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(3rd LD) Park vows to join efforts for nuclear security regimes

All News 09:17 April 02, 2016

(ATTN: RECASTS throughout with details; CHANGES headline; ADDS photo)
By Kim Kwang-tae

WASHINGTON, April 1 (Yonhap) -- South Korean President Park Geun-hye pledged Friday to join international efforts to develop nuclear security regimes as she called on the United Nations and other international organizations to strengthen their role in nuclear security.

"The U.N. can contribute to the development of a regime for nuclear security," Park said during a working lunch at the summit on nuclear security in Washington.

Her comments came amid growing concerns over possible nuclear and radiological attacks by terrorist groups.

U.S. President Barack Obama said al Qaida has long sought nuclear materials and the Islamic State militant group has used chemical weapons, including mustard gas, in Syria and Iraq.

"There is no doubt that if these madmen ever got their hands on a nuclear bomb or nuclear material they most certainly would use it to kill as many innocent people as possible," Obama said at opening session of the Nuclear Security Summit.

A small amount of plutonium -- about the size of an apple -- could kill and injure hundreds of thousands of innocent people, Obama said.

This week's summit is the fourth and final one since 2000, when Obama hosted the inaugural session as part of efforts to rid the world of nuclear weapons.

The summit has been held every two years to discuss how to tackle the threats of nuclear terrorism and how to strengthen an international regime for nuclear security.

Obama called for better security at nuclear facilities around the world to ensure nuclear material doesn't fall into the wrong hands.

There are roughly 2,000 tons of nuclear material at hundreds of military and civilian facilities around the world, though not all of them are properly secured.

"More work remains to be done to prevent non-state actors from obtaining nuclear and other radioactive materials, which could be used for malicious purposes," the leaders said in a communique at the end of the summit.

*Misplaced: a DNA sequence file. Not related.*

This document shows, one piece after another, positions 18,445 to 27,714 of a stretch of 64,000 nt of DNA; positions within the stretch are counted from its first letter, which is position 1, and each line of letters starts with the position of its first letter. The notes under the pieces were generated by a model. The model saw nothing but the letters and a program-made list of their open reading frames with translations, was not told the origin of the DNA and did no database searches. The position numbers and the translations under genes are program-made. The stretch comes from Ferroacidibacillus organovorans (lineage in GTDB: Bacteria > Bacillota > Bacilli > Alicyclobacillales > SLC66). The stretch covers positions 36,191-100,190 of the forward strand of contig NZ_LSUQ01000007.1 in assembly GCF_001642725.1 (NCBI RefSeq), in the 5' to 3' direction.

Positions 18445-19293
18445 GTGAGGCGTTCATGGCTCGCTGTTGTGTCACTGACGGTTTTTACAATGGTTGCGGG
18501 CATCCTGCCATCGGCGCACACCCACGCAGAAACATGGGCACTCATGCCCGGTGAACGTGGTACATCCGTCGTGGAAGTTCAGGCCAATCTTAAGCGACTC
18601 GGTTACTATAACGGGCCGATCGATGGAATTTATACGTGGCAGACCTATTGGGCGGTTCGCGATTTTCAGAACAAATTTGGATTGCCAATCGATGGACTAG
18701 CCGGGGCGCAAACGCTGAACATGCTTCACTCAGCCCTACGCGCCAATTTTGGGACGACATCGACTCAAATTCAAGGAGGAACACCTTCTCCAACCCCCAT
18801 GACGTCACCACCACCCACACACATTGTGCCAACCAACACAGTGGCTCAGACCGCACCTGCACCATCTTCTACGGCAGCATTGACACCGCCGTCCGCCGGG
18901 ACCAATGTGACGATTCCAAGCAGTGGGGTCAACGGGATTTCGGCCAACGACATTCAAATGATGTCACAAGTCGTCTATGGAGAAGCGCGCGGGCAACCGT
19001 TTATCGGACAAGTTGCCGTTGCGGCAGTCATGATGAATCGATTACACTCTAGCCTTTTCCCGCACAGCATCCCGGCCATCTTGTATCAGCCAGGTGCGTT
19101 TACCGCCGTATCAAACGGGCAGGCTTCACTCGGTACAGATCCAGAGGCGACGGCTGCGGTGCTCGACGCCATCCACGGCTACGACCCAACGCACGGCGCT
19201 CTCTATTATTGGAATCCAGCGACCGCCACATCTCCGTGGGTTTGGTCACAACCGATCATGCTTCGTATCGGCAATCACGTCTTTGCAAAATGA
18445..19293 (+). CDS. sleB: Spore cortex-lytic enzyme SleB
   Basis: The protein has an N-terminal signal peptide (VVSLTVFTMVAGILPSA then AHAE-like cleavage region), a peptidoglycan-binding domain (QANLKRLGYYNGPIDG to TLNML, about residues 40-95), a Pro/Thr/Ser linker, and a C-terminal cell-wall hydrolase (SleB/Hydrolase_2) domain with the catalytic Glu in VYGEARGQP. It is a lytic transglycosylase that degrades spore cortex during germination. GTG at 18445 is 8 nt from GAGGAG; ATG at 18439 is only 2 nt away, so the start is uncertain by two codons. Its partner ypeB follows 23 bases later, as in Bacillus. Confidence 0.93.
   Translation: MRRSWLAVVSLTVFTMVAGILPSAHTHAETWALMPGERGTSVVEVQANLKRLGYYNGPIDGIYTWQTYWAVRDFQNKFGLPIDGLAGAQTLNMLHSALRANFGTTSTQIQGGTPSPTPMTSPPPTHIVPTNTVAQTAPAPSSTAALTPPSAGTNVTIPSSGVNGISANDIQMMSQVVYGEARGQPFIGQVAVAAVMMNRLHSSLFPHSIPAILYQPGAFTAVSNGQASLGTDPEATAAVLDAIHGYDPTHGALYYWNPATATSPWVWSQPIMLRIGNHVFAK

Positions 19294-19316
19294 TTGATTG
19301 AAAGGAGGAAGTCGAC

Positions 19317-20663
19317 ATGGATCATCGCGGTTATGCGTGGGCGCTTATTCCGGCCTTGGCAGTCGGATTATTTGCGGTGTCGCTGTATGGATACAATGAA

Park said the International Atomic Energy Agency, Interpol, the Global Initiative to Combat Nuclear Terrorism (GICNT) and the Global Partnership should help strengthen nuclear security.

Park also said South Korea will help ensure the IAEA can play a central role in nuclear security, citing Seoul's hosting of a ministerial conference of the U.N. nuclear agency on nuclear security in December.

South Korea plans to "assist IAEA activities with a focus on coming up with measures to cope with the threat of cyber attacks," Park said.

South Korea has suffered a recent series of cyberattacks on its nuclear power operator, which runs 22 nuclear reactors in the country, in recent years. South Korea suspects that North Korea could be to blame for the attacks.

North Korea has a track record of waging cyber attacks on South Korea and the United States in recent years, though it has flatly denied any involvement.

GICNT, co-chaired by the United States and Russia, is composed of 86 countries and is designed to strengthen the overall global architecture to prevent nuclear terrorism.

The Global Partnership is a multilateral initiative to reduce the risk of terrorism involving weapons of mass destruction.

More than 100 countries have ratified the Convention on the Physical Protection of Nuclear Material, a key treaty that could give them tools to work together in the event of theft of nuclear material or an attack on a nuclear facility.

Park proposed that the parties involved in the pact hold a meeting every five years to establish an international regime meant to review the implementation of obligations for nuclear security.

Obama said he expects the treaty to enter into force in the coming weeks.

Separately, Park had planned to hold talks with her Argentine counterpart, Mauricio Macri, to discuss ways to boost ties and expand economic cooperation.

But the bilateral summit was called off due to a delay of the nuclear summit. Macri was on a tight schedule as he had to leave for Buenos Aires on a commercial flight, not a presidential plane.


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